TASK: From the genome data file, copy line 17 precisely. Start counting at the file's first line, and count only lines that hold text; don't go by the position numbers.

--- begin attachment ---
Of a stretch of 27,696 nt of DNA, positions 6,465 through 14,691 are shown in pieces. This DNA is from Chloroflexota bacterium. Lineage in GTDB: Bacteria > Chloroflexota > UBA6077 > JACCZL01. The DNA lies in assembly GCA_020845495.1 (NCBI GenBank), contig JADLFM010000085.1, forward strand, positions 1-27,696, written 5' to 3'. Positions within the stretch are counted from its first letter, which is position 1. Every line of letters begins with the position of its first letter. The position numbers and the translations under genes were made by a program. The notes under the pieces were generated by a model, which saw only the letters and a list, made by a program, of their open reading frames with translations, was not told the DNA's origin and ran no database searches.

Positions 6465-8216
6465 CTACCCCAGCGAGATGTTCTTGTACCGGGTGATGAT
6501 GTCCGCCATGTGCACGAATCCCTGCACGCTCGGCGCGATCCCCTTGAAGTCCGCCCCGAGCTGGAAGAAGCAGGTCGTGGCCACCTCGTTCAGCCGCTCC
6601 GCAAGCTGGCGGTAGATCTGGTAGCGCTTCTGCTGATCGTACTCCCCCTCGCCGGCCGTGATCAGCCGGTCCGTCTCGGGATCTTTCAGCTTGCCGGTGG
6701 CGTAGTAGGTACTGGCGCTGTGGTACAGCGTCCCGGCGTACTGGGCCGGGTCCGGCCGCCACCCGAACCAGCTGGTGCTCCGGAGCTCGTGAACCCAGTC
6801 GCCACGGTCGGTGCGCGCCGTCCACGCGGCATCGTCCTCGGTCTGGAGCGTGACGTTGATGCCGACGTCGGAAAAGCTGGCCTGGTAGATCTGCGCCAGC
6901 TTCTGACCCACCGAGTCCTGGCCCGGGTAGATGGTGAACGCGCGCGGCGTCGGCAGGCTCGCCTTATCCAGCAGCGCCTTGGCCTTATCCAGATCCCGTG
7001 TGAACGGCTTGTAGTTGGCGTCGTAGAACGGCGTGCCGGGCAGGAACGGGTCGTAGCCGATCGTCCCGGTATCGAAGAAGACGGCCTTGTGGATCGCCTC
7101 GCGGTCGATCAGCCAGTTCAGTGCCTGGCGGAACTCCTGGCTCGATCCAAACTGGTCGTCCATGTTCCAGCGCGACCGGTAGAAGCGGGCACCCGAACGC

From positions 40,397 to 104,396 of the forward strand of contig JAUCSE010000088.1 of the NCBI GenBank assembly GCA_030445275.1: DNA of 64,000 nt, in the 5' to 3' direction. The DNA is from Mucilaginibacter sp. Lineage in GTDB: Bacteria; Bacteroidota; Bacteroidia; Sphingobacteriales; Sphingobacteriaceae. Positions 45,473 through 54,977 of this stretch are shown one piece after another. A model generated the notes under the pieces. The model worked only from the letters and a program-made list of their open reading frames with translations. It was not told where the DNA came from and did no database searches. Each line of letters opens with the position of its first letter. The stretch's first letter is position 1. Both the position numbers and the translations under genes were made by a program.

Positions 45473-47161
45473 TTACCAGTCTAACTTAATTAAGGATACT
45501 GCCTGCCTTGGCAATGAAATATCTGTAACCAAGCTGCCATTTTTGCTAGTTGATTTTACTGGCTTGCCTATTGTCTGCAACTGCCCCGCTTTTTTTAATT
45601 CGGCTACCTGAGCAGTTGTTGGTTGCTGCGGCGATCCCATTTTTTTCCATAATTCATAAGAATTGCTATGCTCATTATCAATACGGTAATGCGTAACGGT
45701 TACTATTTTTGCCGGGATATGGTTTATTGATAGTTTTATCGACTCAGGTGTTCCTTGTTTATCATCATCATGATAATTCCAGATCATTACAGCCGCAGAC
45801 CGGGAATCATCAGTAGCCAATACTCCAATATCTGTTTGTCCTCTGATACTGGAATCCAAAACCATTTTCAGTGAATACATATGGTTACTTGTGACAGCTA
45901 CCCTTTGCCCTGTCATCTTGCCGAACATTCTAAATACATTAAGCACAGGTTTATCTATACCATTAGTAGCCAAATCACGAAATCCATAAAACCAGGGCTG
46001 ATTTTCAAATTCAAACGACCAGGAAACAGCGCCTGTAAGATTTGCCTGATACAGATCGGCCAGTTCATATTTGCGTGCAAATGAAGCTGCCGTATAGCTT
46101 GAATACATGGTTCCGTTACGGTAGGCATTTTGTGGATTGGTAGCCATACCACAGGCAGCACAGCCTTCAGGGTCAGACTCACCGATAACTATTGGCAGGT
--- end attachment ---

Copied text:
45801 CGGGAATCATCAGTAGCCAATACTCCAATATCTGTTTGTCCTCTGATACTGGAATCCAAAACCATTTTCAGTGAATACATATGGTTACTTGTGACAGCTA